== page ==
But the money, where she’d placed it back on the table, kept catching her eye.
Archie was right—she did prefer cash. Not for what it could do, but because it was real . You could do far more with cash in hand, could gain far more security in a situation, than any bit of plastic, or any shiny bauble.
It felt weird, walking into the corner store. Broad daylight. Letting the clerk see her.
She couldn’t quite pull herself out of her automatic hunch, hands shoved in her pockets. But apparently she looked normal enough that the clerk barely took a second look at her.
It felt even weirder, putting the box on the counter. Pulling out a five dollar bill and handing it over. Pocketing the change.
She could’ve slipped out with the box, just fine. She’d done it before. Would do it again. It was nothing.
But walking out of the corner store, receipt in her pocket, the clerk completely forgetting she existed about two seconds after that door closed...it was a new feeling. Not necessarily a good one, but not a bad one either. Just weird.
When she got back to the warehouse she was staying in—if absolutely nothing else, it was hers . And that made it home—she opened the box, poured the sugary cereal into a bowl, dumped what was left of the milk from her mini-fridge into it, before grabbing a spoon and climbing back up into the rafters.
She was slightly disappointed that paid for food didn’t taste all that different than stolen food. Not that she’d thought it really would, but still.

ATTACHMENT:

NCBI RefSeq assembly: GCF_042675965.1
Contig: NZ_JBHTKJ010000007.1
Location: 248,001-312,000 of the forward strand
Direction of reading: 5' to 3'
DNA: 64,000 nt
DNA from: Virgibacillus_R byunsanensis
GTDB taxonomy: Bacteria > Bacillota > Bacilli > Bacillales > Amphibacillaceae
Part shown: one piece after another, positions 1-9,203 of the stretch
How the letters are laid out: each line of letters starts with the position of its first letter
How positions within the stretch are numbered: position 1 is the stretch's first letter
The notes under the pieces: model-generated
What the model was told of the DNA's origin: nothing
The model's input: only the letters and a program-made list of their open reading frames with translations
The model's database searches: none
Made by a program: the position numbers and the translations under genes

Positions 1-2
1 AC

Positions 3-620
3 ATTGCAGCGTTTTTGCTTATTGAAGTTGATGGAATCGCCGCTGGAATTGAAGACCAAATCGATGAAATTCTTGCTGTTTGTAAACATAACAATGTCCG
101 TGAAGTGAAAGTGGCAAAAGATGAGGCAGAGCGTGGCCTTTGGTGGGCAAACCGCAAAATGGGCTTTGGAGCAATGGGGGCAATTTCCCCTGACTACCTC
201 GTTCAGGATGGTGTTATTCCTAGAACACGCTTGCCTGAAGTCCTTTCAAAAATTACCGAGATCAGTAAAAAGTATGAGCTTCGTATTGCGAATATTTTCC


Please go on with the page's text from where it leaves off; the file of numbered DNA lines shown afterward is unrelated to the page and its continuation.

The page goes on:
What did feel different, was...well, her.
She could have whatever she wanted. All by stealing, sure. Whether she stole what she wanted, or what others wanted, she’d be okay. Her skills would get her whatever she needed.
She was pretty sure the next bite of cereal tasted just a bit sweeter.
She glanced down at the box again. Rocket Os. A decisive nod. Those were her favorite now.
He is thirty-two and sitting across from Toby, trying to pick apart the spaghetti bolognese in front of him. Toby isn’t having it, isn’t letting him finish any thought that starts with “But,” or “What if,” or “If I just.”
Tells him to just be happy he made something. That, for a first attempt in Toby’s kitchens, to be glad nothing got burned or broken.
He wonders if he should tell Toby about the bent pan handle he’d shoved into the garbage. Avoiding frustration while cooking was already something he could tell he’d have to worry about.
He decides against it, going back to (quietly) picking apart the food in front of him.
It’s hard not to.
It’s just him and Toby in the dining room—one table for them set up right by the kitchen, the rest of the room dark, chairs up on the tables, floors shiny from being mopped after they closed. Eliot would’ve been fine eating in the kitchen. Or, better yet, chucking everything and starting over, even if it’d take all night.